And on and on like this. There's no denying that Lileks is a talented writer, but it would probably help if he thought things through a little more, maybe asked himself how, exactly, holding up the stereotypical (in his mind) urbanite for ridicule supports his presmise that urbanites hold rural types in contempt?

Honestly, the only urbanites I've ever met who hold rural America in contempt are urbanites who grew up in rural America.

Sunday, September 26, 2004


(Note: the following post has a very high geek rating. I don't geek out too often, but when I do, I go all the way.)
I rented and watched the DVD Empire Strikes Back last Tuesday, the day the trilogy was released. I love all three films, but I think Empire is easily the best of the three. Wampas, walkers, asteroid fields, the Imperial March, the Super Star Destroyer Executor, all there just like I remember it from that warm May day when one of the neighborhood moms took all of us neighborhood kids to see it at Cinema East in downtown Nyack.

I know that George Lucas has said that the Star Wars saga is essentially the story of the corruption and redemption of Anakin Skywalker/Darth Vader, but the original three films (Episodes IV, V, and VI) have, for me, always turned on one character: Han Solo. While Anakin/Vader's story is grandly wrought and mythic in scope, Solo's story has always seemed to me more profound because it is smaller and more personal. He's just a working man trying, in Episode IV, to get paid, and, in Episode V, to score with Leia. It's really only in Episode VI where he has his Rick Blaine-like realization that there are larger issues at stake, and that he has to choose a side and do the right thing. Of course, unlike Rick Blaine, in Solo's case doing the right thing allows him to get the girl, so there is the possibility that he agrees to accept a commission in the Rebel Alliance as a means to sealing the deal, so to speak, with Senator Organa (D-Alderaan).

Throughout the first three films, Solo provides the entry point for audiences into the Star Wars universe, he was hiply sardonic without being anachronistic, providing the perfect "in" for jaded 70s audiences more used to gritty realism that was in filmic vogue. It's precisely the lack of that kind of character that makes Episodes I and II so weak. Okay, there's also the the fact that George Lucas is possibly the worst director of actors since Ed Wood, treating his cast not so much as cattle as like model trains to be run through intricately designed digital sets.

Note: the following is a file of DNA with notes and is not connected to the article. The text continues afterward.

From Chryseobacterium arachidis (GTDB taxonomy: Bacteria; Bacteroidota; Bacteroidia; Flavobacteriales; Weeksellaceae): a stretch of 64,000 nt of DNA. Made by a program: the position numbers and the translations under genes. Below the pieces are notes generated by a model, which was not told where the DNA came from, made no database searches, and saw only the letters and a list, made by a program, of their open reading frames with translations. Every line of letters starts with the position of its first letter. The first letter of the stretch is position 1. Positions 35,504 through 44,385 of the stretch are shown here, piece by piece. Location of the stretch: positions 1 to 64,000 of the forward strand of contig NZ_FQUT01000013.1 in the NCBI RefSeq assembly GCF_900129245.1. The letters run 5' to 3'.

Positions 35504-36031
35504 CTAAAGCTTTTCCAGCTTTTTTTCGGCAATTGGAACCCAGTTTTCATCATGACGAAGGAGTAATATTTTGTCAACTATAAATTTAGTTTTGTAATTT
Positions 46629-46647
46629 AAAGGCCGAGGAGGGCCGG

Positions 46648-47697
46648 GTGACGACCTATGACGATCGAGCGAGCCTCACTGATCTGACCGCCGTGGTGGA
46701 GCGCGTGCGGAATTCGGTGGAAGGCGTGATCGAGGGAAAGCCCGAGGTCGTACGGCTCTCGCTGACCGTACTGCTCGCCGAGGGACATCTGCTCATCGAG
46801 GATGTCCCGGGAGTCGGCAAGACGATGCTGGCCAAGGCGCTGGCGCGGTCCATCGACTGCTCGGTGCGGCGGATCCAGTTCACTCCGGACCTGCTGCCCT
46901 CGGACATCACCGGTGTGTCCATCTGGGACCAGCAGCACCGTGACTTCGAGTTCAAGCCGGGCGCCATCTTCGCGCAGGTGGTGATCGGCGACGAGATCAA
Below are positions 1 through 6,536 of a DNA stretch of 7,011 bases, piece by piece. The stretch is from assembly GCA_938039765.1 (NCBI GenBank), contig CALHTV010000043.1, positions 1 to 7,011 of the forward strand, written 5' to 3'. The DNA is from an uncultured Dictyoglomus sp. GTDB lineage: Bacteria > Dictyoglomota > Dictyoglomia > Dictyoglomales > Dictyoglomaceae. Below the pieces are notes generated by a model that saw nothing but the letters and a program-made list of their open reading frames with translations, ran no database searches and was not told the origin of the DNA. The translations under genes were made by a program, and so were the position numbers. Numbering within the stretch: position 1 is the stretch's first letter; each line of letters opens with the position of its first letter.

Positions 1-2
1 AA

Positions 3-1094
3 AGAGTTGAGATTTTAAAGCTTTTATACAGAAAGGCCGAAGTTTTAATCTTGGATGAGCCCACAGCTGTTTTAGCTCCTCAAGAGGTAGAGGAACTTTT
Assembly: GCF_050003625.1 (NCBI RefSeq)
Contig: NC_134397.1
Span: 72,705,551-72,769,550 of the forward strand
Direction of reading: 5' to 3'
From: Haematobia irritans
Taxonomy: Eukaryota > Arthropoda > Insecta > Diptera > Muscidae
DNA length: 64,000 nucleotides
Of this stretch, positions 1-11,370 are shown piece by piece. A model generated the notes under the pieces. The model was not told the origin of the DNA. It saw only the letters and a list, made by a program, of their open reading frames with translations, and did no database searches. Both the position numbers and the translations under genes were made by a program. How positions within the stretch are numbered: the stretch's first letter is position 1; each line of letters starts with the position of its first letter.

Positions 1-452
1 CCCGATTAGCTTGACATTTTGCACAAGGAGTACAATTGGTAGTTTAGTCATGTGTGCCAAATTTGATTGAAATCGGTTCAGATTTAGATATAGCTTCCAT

LUCAS: Cut, print. That's a wrap!
EWAN MCGREGOR: But George, I tripped on my robe.
LUCAS: Ahh, don't worry, in reality, Obi-Wan would have that problem all the time. Anyway, we can fix it digitally in post! Let's move on!

And the scripts...oh, the scripts. Everyone speaks in knock-off high-Arthurian profundo-speak, and because there's no Solo character to puncture the grandiosity, it very quickly begins to grate.

All that was pushed to the back of my mind as I thoroughly enjoyed watching Empire again. Yeah, Yoda is still pretty damn impressive for a muppet, but Empire is Solo's movie. Two words, people:

"I know."

Related, and because it makes me feel less geeky by comparison, here's a fellow who has charted the relative strengths of the ships of the Empire versus those of Star Trek's United Federation of Planets. Needless to say, the Empire utterly dominates. Enjoy.


Michael Kinsley on the entirely dumb question of who Osama bin Laden prefers, Bush or Kerry:

The difference between Osama bin Laden's endorsement and John McCain's (well, one of many differences) is that McCain's presumably has a positive effect and Bin Laden's has a negative one. If Bin Laden wants to help his candidate, he must hide — or even disguise — his preference. This makes any argument or evidence about that preference inherently self-defeating. If he is honorary chairman of the annual "Kabul Salutes W" dinner and gala, does that mean he supports Bush or does it mean he wants people to think he supports Bush, which really means that he doesn't support Bush?

...At least Bin Laden is probably concentrating on what really matters in this election. He is not spending a lot of time comparing ancient typewriter fonts, or reviewing the circumstances of Kerry's third Purple Heart. In that sense — and only in that sense — he may be a good influence.

Friday, September 24, 2004


I'm extremely tired of this line, a variation of which Bush seems to repeat at every opportunity

I had a decision to make - to hope for the best and to trust the word of a madman and a tyrant - or remember the lessons of Sept. 11 and defend our country. Given that choice, I will defend America every time

Wow, given that choice, I probably would have done the same thing, but of course that wasn't the choice he faced. He didn't have to trust the word of a madman, he could have trusted the word of UN inspectors, or at the very least given them more time. But, like Kevin Kline in A Fish Called Wanda, Bush can't seem to remember that pesky middle part. Oh well, down the memory hole. In the rewritten history of the Iraq war, Saddam was burying nukes in the sand up to the very end, and wouldn't you know that he buried 'em so good that we couldn't never find 'em?